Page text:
Approx. 13% of formal BTL ballots were imperfectly numbered. Compared to that, an informal rate of 1.5% in the recount seems low, although I guess it’s conceivable that the saving provisions are rescuing the vast majority of genuine attempts to vote BTL.

    However it’s also possible that even in the re-count, there was a level of scrutiny being applied before a potential BTL ballot went for data entry. Given that the recount was being conducted by experienced AEC personnel with scrutineers present, they may still have been willing to reject clearly informal BTL ballots without attempting data entry, something that they’re now not willing to delegate to the less experienced personnel that do counting on election night, possibly leading to a larger initial over-count as Antony Green is suggesting.

  11. Not quite sure why this has happened (probably formality checking as discussed by Ben above) but the % counted has gone backwards slightly and Labor has lost over 1000 votes. The upshot is that on current figures, PUP do cross before the tipping point but Labor still lose, assuming BTLs don’t help them much.

    This is probably the first time since counting finished on election night that the current count as correctly interpreted would return 3-1-1-1.

  12. Some of the damage tonight was just data re-entry where votes were temporarily removed and re-entered but even so Labor is down several hundred at least in net position for the day.

  13. @ David Barry – thanks for this.

    A quick look appears to confirm that there must have been a lot of filtering applied in 2013 before assigning an ID for data entry, even in the recount.

    I just looked at NSW for the 2001 election (as the state with the biggest ballot – still much smaller than the 2014 WA one). There were 114,125 formal BTL votes in the final results there, while the survey numbers indicate there were 12,094 that failed the 90% test. So even if it was just those that were included in an initial count, you’d be looking at losing 9.6% of the original BTL count.

    If the original count also includes ballots with “Large Number of repeating numbers or missing numbers Below the Line” that increases to 12.3%. If it also includes “Ticks and Crosses below the Line” you get to 15.7% and if it includes “First preference only Below the Line”, it’s a massive 33.3%.

    I can’t see how any count could include “More than one number 1 Below the Line” or “No First Preference below the Line” because there’s no basis to assign to a candidate in the first place.

  14. Large gains to Libs on early postals. 10-13 points up on booth votes in five different electorates. Seems a very high degree of confidence is justified now that things will pan out as projected and Reynolds will win.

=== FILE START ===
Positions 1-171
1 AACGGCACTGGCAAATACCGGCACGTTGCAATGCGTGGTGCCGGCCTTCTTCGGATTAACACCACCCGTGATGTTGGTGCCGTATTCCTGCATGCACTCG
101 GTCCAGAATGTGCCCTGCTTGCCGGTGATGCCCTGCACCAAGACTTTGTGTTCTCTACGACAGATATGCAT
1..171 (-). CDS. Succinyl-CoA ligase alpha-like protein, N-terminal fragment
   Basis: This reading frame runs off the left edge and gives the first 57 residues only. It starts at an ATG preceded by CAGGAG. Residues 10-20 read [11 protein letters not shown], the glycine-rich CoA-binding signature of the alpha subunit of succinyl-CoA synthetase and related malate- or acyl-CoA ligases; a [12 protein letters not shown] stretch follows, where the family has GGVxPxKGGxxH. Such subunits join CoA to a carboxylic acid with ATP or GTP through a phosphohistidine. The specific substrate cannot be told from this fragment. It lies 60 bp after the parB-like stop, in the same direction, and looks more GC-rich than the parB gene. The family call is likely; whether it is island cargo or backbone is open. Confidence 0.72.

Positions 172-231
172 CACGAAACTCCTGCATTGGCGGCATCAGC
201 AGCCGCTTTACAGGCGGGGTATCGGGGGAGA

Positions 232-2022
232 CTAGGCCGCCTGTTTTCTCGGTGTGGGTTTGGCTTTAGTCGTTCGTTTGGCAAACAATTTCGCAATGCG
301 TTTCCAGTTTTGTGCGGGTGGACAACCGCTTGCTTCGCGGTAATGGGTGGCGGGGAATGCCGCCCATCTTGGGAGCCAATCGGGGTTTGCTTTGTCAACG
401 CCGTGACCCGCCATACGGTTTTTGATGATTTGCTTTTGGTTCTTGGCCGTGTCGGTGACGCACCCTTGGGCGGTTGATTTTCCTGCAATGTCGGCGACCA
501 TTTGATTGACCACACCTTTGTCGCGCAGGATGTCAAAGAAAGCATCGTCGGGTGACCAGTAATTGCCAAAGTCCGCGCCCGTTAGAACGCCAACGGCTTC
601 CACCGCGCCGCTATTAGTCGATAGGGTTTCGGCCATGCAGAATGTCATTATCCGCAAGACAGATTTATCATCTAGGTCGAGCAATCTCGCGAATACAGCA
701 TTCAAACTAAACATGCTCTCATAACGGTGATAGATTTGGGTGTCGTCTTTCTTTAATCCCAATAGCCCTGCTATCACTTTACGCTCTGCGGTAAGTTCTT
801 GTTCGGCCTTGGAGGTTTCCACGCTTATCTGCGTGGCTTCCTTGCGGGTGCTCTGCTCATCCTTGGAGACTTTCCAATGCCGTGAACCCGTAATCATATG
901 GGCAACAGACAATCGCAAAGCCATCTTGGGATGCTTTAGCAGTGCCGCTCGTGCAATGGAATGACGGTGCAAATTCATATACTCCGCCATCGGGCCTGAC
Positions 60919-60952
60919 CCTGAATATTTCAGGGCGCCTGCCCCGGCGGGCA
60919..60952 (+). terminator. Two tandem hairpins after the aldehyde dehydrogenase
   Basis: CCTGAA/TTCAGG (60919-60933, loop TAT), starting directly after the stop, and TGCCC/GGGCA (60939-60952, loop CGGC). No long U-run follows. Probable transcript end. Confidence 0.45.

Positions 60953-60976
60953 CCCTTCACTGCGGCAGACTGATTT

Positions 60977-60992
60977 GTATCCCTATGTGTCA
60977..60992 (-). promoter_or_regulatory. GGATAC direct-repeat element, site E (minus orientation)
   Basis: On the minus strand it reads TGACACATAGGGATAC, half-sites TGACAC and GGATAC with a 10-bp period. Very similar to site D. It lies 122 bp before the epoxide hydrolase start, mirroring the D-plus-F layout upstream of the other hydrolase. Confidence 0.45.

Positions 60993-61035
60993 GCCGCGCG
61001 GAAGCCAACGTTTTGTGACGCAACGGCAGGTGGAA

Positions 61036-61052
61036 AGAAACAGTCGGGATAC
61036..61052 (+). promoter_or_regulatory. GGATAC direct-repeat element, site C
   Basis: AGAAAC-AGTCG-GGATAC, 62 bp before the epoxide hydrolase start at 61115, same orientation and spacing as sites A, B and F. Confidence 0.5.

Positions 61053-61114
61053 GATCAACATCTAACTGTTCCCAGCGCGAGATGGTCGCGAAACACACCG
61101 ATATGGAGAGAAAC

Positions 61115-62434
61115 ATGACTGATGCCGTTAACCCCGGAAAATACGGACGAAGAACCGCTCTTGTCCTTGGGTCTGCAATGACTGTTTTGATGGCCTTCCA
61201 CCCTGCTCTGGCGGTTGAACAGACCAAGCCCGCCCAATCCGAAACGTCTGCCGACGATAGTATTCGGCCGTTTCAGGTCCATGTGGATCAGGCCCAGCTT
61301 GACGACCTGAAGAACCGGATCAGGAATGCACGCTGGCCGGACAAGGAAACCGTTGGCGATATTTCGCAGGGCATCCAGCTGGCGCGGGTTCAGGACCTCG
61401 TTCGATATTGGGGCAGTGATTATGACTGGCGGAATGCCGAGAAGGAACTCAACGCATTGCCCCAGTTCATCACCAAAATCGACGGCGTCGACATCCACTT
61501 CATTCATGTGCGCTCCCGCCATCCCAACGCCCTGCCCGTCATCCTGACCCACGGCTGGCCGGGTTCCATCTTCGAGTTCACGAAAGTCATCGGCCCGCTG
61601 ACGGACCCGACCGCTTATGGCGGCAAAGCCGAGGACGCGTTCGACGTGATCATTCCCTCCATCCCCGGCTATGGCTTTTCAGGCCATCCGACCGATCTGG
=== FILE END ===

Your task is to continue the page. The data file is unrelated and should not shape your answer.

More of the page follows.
15. I served as a scrutineer at the 2013 election in Canberra, and it was interesting how it played out in terms of BTL votes.

    The procedure we observed with regards to BTL votes was:

    – 1st prefs from BTL votes from Election Day booths were counted and allocated to the relevant candidate on the night (this has certainly happened in WA)

    – however, 1st prefs from BLT pre-poll votes weren’t allocated until weeks later, as they passed through central scrutiny (where BLT votes are manually entered into the preference calculator.

    This is why there is now a BLT PPVC option listed on the AEC website when results are listed by polling place.

    This is going to be a small batch (3-4% of the 10-15% of votes cast as pre-polls) but given past peformance, may provide Pratt to close the gap by 1000 votes or so.

  16. The result is clear now……….libs win their 3rd seat.
    I saw something that suggested the ALP postal vote exceeded their booth vote by 5 %
    a late swing against

  17. I’ve run some pre-poll, absent and postal projections into my BTL modelling and agree that its all very safe for the Liberals due to their own postal performance and a lower Greens result.

    Without considering BTL leakage, I have PUP 4,100 short of being elected on LDP preferences and Liberal beating Labor by 11,300 for the final seat.

    Adding in my base BTL scenario, PUP moves up to be only 1,000 short of the tipping point. Labor actually do a little better on direct BTL leakage, but PUP steal from both sides and this then gets converted into extra ATL votes for the Liberals from an increased PUP surplus, so the Liberal lead over Labor expands to 13,500.

    If I give PUP an extra 1500 ATL votes so that BTL leakage puts them over the tipping point, the Liberals end up with most of those extras to get PUP to the tipping point, then Labor gain about 3000 from the crossing of the tipping point, plus a further 1600 from a different pattern of BTL leakage (the Liberal vote is now coming from sources a little more prone to leakage) for a final Liberal margin of about 10,200.